I can imagine how this typically goes down. The pastor is preaching a sermon, whether on Christmas Eve or some Sunday during Advent, about the joy of the season. And maybe he/she wants to remind us all of the virtue of childlike belief; you know, the joy of the season, back when you still believed in Santa Clause. Or maybe the message is about struggling through the holidays– how it can’t all be joy and angels singing, like remember the year you found out Santa wasn’t real? Or maybe it is some morality lesson rooted in the pastor’s own youth, that one time when a mean kid on the playground told me that Santa was really my parents. 

And every kid in the sanctuary goes WHAT??? THIS IS TERRIBLE NEWS. Christmas= cancelled.

Pastors– don’t be that guy. Seriously.

It is so easy to forget children are in the room. To assume that they’ve all gone out to children’s worship, or– and this happens far more often– to think that most kids in the ‘grown up’ worship space just aren’t listening. It is an indictment on our wider worship culture when we preach like children aren’t listening. Believe me, if they are in the room, they are listening. For better or worse.

At my church, we’ve adopted an intergenerational philosophy around worship, from our space to our liturgy. We have children’s programs as well– but we assume that, in any part of worship, there will be people of all ages present, and they will. be. listening.

I mean, if they aren’t listening, we’re probably doing it wrong.

We always preach as though children are listening. This means no dropping f-bombs from the pulpit, obviously. (Believe me, some Sundays that restraint is a struggle, when the whole world seems to be on fire). It also means if you are referencing some horrific event that’s been recently in the news, maybe stay away from the gory details.

And yes, it means allowing room for a bit of magic and mystery. Childlike faith, after all, is not faith that blindly believes what it is told– but faith that leaves room for that which it can’t yet understand. And if we grownups don’t have room in our own faith story for a little bit of that magic and mystery, then we’re probably doing it wrong.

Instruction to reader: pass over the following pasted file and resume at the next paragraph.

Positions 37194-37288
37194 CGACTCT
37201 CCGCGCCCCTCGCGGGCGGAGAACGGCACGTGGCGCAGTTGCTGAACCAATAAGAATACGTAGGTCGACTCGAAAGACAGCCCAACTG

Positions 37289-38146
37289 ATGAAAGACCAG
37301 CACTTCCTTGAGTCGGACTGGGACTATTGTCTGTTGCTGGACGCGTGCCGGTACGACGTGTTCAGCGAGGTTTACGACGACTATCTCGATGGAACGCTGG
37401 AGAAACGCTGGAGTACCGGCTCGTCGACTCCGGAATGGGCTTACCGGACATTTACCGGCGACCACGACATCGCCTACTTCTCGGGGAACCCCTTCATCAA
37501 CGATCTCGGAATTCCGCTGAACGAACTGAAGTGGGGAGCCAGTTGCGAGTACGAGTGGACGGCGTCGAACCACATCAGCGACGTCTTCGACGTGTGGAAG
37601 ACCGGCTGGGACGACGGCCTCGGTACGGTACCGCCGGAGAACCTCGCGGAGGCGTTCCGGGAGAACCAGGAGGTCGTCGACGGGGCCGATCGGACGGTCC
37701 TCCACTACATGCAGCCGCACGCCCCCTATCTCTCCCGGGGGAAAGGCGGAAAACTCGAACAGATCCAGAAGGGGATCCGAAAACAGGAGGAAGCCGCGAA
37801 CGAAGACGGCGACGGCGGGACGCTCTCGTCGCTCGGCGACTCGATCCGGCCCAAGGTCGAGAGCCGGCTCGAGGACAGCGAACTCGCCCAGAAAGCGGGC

That doesn’t mean we make Christmas all about Santa. Of course, we always articulate the ‘more than presents’ nature of the season, and the gospel itself. But, for the love, church folks– don’t suck all the joy out of the room by dropping the biggest spoiler of all time into your holiday message. Maybe some mean playground kid will break the news eventually. In the meantime, let them have the magic.

As for my boy genius who doesn’t quite yet want to know what he already mostly knows… what I’ll tell him eventually is this: yeah, the presents come from Mom and Dad. So does the penguin. But Christmas–and in fact, everything else we believe– is less about what is, and more about what can be. Less about what we know, and more about who we are. The God within us, made known to the world. A story doesn’t have to be factual to have great meaning. And a thing doesn’t have to be real in order to be true.

Oddly enough…that sounds a lot like my typical Christmas sermon after all.